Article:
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The Tajik President's 82-Year-Old Former Maths Teacher Cannot Pass an Exam to Register as an Opposition Candidate

Tajik President Emomali Rahmon meets with elders during a working trip. Wikipedia image.

Tajik President Emomali Rahmon meets with elders during a working trip. Wikipedia image.

Ten of the Islamic Renaissance Party of Tajikistan's candidates recently failed to pass mandatory Tajik language tests to compete in elections to the district council in Danghara, birthplace of the republic's incumbent President Emomali Rahmon and many members of his cabinet.

Given the constant pressure experienced by Tajikistan's largest opposition party — the only faith-based political party in Central Asia — that should not be news. But the fact that 82-year-old Kholmuhammad Kamolov, who taught Rahmon mathematics when he was at middle school, is among the ten, has given Tajikistan's chattering classes plenty to laugh about.

As IRPT's official website informs, almost half of the party's candidates in Danghara did not pass a mandatory test on the state language. The IRPT says Kamolov waited for two hours in the cold corridor of a building where he had to take the test, before failing for having “bad handwriting”.

The IRPT did not mention why Kamolov was so committed to standing for office against his former pupil's party.

The news immediately sparked a wave of mockery on Facebook, where users doubted the political wisdom of making the man that taught Tajikistan's president look like a dunce:

Барои хамин 23 сол шуд ки шогирдуш вая вай кунед вай шавад гуфта гаштаст!

That is why his student has been saying “do that to that to have that” for the last 23 years!

Another user suggested that the teacher's failure to register as a candidate had little to do with language knowledge:

Бечора муаллим хамаи илму хату каламашро ба шогирдонаш додааст то дар тамоми сохторхо сохиби мансабу макоми баланд шаванд, аммо худ аз санчиш нагузаштааст. Муаллима як приёми бачоияш мондааст, ки аз хизби шогирдаш вакил шавад аз имтихони шаш забон хохад гузашт.

Poor teacher gave all his knowledge to his schoolboys, so they came to lead governmental agencies, but could not pass the test himself. The only chance he had was to try and enter his pupil’s party in which case he could have passed six different language tests simultaneously.

So far the People’s Democratic Party of Tajikistan (President Rahmon's party) has not had any problems registering their candidates:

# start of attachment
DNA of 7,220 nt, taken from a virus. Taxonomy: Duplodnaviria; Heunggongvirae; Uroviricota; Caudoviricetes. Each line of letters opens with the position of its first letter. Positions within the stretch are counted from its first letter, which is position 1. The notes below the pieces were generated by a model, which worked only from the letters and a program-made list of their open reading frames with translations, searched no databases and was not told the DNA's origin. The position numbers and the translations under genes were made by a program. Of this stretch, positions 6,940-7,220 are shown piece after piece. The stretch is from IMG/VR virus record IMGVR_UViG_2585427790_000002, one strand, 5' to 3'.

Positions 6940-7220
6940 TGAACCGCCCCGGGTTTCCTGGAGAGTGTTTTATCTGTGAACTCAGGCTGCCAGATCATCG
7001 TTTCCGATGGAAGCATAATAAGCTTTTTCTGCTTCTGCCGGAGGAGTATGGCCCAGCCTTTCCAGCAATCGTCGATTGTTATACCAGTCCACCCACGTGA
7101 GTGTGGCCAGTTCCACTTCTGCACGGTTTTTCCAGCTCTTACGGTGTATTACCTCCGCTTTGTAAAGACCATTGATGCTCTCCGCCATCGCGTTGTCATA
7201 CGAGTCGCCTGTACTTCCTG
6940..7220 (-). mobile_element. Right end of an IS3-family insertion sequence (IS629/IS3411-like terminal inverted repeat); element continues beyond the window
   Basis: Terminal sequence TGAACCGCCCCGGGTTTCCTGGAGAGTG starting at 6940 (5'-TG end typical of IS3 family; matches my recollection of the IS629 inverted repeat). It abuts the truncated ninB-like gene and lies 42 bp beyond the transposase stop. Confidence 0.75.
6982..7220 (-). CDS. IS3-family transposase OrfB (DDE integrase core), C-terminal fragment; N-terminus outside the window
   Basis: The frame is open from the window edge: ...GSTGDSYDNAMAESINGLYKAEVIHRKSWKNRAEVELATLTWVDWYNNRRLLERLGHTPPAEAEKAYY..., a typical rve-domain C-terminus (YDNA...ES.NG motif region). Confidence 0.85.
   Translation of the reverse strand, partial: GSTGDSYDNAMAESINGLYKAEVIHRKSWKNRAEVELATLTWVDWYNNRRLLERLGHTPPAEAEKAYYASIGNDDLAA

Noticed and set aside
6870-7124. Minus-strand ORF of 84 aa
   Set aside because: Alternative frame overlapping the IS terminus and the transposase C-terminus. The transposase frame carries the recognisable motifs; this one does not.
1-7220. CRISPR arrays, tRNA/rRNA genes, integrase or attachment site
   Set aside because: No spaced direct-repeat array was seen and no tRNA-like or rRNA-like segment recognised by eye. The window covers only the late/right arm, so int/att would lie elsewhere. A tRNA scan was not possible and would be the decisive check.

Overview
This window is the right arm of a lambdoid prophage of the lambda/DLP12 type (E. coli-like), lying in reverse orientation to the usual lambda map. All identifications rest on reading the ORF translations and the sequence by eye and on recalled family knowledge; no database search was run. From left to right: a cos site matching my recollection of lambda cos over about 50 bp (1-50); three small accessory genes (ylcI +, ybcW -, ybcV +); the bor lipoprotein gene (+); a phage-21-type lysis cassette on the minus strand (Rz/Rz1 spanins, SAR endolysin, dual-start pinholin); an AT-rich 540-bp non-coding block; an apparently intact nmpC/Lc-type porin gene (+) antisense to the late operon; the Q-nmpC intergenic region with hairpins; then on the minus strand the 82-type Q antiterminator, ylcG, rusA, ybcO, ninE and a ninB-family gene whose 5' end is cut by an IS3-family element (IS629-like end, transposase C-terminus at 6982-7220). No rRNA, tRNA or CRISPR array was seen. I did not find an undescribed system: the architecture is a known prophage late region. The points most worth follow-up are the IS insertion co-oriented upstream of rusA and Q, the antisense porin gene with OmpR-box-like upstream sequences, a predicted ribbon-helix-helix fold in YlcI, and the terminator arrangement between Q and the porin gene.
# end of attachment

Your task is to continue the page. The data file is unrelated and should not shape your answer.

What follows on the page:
Номзадhои ХХДТ-ро ангуштонашон бошад басанда аст!Барои пахши як тугмаи такдирсуз hусни хату имло чи даркор?..

PDRT’s members have fingers and that is enough for them. No need for nice handwriting — they just need to push the [parliamentary] buttons that ruin everyone's lives.

A local lawyer known for her oppositional views Fayzinisso Vohidova has the same opinion:

Муаллими президенти кишвар аз имтихони забон нагузашт” Аслан намедонам, имтихони забони точики чи зарурат дорад, вакте ки вакилон бахс накунанд, бахсу мубохиса (дебаты) нест, лоихаи конунро нанависанд, кариб ки бо кори эъчоди машгул нестанд. Лоихаи конунхо аз хукумат ворид мешавад. Барои тугмачаро пахш кардан магар забони точики лозим аст?

I do not understand why there is need for a language test, when members of the parliament do not argue, do not debate, do not draft laws, and do almost no creative work. Draft legislation is submitted by the governmental agencies. Why do you need Tajik language to push a button?

Another Facebook user Abdumannon Sheraliev implies sarcastically that having good handwriting might become more and more important in the context of Tajikistan's failing energy system.

Доштани хусни хуби хат барои вакилони оянда вочиб аст, чун бинобар масрафи бехудаи барк компютеру принтерхо аз корбари гирифта мешаванд ва вакилон бояд барои чавоб ба мактубхои мардум аз калам истифода кунанд.

It is mandatory for MPs to have good handwriting, as when computers and printers are taken out of government offices to save energy, parliamentarians should reply to their voters with a pen.

Danghara district  is a small rural backwater in southern Tajikistan, with a population of around 135,000. As well as being celebrated as the homeland of Emomali Rahmon, many other prominent members of government list the district  as their birthplace, including the Minister of Finance, the Minister of Education and Science, the Minister of Health and Social Protection, the Chairman of the State Agency for Financial Control and the Fight Against Corruption and the Head of the National Bank.

Other key ministerial positions tend to belong to people born in districts close to Danghara, while in recent years immediate members of the Rahmon family have been appointed to key positions, including his son (Head of the Customs Committee), daughter (First Deputy Minister of Foreign Affairs) and son-in-law (First Deputy Minister of Finance).

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